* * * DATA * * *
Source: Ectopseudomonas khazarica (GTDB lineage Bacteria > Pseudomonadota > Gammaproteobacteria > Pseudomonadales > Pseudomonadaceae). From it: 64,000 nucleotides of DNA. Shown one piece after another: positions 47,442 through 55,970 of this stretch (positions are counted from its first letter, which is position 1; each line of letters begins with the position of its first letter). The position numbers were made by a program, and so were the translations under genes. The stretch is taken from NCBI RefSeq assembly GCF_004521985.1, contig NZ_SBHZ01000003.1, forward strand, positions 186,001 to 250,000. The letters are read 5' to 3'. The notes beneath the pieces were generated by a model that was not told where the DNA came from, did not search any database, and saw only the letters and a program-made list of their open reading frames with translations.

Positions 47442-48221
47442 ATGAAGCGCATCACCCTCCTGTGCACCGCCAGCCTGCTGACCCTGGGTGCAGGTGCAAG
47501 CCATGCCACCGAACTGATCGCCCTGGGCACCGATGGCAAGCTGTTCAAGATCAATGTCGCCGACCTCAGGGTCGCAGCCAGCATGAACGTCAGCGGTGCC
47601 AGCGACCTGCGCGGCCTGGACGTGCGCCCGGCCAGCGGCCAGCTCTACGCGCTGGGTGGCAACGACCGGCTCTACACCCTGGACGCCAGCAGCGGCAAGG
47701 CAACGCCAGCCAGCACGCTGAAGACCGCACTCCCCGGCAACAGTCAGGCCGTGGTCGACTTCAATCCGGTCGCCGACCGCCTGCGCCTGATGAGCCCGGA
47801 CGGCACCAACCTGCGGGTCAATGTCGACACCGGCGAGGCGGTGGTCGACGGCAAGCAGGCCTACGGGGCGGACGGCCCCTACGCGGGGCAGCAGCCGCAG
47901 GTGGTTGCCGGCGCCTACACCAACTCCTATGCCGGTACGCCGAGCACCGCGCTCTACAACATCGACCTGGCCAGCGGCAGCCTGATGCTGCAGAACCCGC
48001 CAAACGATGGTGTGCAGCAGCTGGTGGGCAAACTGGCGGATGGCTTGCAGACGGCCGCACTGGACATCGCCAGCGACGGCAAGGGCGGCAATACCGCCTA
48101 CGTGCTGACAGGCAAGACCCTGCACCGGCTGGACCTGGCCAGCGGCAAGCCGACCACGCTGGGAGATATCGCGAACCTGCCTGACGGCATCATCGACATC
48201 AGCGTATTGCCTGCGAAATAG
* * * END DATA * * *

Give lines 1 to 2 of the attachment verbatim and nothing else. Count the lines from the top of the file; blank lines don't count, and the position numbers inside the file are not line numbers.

Source: Ectopseudomonas khazarica (GTDB lineage Bacteria > Pseudomonadota > Gammaproteobacteria > Pseudomonadales > Pseudomonadaceae). From it: 64,000 nucleotides of DNA. Shown one piece after another: positions 47,442 through 55,970 of this stretch (positions are counted from its first letter, which is position 1; each line of letters begins with the position of its first letter). The position numbers were made by a program, and so were the translations under genes. The stretch is taken from NCBI RefSeq assembly GCF_004521985.1, contig NZ_SBHZ01000003.1, forward strand, positions 186,001 to 250,000. The letters are read 5' to 3'. The notes beneath the pieces were generated by a model that was not told where the DNA came from, did not search any database, and saw only the letters and a program-made list of their open reading frames with translations.

Positions 47442-48221